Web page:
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Bianco, Colleen M.; Fröhlich, Kathrin S. and Vanderpool, Carin K. (2019): Bacterial Cyclopropane Fatty Acid Synthase mRNA Is Targeted by Activating and Repressing Small RNAs. In: Journal of Bacteriology, Vol. 201, No. 19, e00461-19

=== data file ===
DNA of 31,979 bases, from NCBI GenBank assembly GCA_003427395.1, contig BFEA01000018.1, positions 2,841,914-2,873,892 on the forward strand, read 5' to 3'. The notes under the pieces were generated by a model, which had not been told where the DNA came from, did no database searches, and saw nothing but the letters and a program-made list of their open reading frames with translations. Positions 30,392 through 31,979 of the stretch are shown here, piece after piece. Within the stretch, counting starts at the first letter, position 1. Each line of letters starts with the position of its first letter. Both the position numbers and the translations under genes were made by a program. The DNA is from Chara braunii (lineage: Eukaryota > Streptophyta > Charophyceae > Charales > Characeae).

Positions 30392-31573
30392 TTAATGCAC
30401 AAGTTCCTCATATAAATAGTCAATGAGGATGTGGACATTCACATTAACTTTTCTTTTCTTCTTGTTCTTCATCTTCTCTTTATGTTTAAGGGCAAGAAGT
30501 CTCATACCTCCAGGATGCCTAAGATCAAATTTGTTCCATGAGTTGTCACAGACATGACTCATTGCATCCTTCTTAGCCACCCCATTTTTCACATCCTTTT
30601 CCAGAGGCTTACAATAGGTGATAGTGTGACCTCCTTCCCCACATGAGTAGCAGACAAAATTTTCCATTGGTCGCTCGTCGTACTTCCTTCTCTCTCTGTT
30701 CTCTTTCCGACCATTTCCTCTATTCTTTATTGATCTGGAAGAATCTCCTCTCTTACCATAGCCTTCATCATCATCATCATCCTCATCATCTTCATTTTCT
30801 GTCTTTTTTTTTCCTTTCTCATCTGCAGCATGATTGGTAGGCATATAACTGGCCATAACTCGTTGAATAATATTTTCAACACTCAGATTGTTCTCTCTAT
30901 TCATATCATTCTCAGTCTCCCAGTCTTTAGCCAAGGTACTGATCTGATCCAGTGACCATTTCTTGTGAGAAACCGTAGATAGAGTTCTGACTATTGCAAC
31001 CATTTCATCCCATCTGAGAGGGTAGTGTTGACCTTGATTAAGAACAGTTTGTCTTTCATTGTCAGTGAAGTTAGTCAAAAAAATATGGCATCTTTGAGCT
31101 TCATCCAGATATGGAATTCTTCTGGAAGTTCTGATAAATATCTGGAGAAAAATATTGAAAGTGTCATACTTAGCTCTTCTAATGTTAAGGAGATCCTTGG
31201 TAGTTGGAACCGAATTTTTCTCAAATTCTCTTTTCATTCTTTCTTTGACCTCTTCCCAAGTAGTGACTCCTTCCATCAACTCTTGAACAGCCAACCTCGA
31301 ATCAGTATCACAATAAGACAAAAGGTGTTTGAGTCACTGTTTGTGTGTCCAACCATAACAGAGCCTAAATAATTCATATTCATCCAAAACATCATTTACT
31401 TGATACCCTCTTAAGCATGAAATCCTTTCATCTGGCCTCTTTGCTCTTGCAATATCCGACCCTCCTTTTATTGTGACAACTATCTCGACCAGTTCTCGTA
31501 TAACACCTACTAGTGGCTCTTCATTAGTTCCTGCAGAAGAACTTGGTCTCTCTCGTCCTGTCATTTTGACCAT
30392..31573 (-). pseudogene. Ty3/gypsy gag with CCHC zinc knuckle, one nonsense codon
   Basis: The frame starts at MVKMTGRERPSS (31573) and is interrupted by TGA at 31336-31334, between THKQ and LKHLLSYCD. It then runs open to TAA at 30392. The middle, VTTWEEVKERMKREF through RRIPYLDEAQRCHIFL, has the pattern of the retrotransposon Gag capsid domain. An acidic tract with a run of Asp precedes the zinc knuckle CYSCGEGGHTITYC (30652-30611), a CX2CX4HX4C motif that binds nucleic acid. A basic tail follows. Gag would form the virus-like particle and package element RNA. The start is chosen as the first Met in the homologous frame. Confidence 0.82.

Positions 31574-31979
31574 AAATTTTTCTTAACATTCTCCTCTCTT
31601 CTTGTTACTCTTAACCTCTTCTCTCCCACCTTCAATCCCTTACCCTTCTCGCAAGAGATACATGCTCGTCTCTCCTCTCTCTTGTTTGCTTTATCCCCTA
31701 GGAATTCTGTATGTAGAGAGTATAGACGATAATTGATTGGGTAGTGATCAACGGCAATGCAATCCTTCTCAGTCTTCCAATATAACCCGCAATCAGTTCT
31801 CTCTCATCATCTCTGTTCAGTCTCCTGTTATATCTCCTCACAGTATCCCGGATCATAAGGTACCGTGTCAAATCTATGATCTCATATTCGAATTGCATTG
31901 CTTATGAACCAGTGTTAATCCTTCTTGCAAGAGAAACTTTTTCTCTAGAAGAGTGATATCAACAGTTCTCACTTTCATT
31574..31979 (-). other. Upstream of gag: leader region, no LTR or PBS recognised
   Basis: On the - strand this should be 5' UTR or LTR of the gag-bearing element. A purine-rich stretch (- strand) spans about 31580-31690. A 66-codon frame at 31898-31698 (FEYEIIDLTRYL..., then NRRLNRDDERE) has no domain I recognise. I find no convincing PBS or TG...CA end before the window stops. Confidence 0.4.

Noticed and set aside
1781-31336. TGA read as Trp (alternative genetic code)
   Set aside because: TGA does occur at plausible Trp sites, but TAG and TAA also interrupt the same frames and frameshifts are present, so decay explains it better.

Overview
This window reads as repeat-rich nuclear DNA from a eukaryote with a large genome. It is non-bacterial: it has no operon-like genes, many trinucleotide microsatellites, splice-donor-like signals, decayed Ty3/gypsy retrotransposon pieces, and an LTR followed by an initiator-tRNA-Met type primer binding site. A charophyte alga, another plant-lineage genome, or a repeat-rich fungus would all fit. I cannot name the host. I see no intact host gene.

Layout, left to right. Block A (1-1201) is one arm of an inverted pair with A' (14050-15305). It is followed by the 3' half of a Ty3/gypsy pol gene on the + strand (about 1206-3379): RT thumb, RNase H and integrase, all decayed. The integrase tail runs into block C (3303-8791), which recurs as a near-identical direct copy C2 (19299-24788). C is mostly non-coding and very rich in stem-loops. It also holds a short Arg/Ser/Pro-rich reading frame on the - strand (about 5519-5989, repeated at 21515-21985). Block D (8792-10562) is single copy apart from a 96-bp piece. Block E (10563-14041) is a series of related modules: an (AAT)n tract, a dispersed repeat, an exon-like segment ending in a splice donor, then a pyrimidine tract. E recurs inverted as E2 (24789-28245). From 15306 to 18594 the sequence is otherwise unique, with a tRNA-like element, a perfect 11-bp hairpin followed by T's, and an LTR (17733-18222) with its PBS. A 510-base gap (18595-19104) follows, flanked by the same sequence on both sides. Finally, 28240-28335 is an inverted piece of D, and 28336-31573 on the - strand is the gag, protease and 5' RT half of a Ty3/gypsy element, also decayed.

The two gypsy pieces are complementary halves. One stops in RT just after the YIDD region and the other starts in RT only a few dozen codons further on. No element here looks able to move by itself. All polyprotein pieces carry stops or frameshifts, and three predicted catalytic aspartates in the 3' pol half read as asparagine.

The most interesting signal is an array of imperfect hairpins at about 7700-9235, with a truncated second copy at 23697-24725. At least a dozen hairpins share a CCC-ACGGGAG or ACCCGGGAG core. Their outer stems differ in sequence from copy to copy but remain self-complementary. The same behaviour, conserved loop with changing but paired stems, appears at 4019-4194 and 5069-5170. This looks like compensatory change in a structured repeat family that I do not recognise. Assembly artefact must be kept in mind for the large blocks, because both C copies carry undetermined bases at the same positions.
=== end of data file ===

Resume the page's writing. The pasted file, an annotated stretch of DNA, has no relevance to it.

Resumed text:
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Altering membrane protein and lipid composition is an important strategy for maintaining membrane integrity during environmental stress. Many bacterial small RNAs (sRNAs) control membrane protein production, but sRNA-mediated regulation of membrane fatty acid composition is less well understood. The sRNA RydC was previously shown to stabilize cfa (cyclopropane fatty acid synthase) mRNA, resulting in higher levels of cyclopropane fatty acids in the cell membrane. Here, we report that additional sRNAs, ArrS and CpxQ, also directly regulate cfa posttranscriptionally. RydC and ArrS act through masking an RNase E cleavage site in the cfa mRNA 5' untranslated region (UTR), and both sRNAs posttranscriptionally activate cfa. In contrast, CpxQ binds to a different site in the cfa mRNA 5' UTR and represses cfa expression. Alteration of membrane lipid composition is a key mechanism for bacteria to survive low-pH environments, and we show that cfa translation increases in an sRNA-dependent manner when cells are subjected to mild acid stress. This work suggests an important role for sRNAs in the acid stress response through regulation of cfa mRNA. IMPORTANCE Small RNAs (sRNAs) in bacteria are abundant and play important roles in posttranscriptional regulation of gene expression, particularly under stress conditions. Some mRNAs are targets for regulation by multiple sRNAs, each responding to different environmental signals. Uncovering the regulatory mechanisms governing sRNA-mRNA interactions and the relevant conditions for these interactions is an ongoing challenge. In this study, we discovered that multiple sRNAs control membrane lipid composition by regulating stability of a single mRNA target. The sRNA-dependent regulation occurred in response to changing pH and was important for cell viability under acid stress conditions. This work reveals yet another aspect of bacterial physiology controlled at the posttranscriptional level by sRNA regulators.

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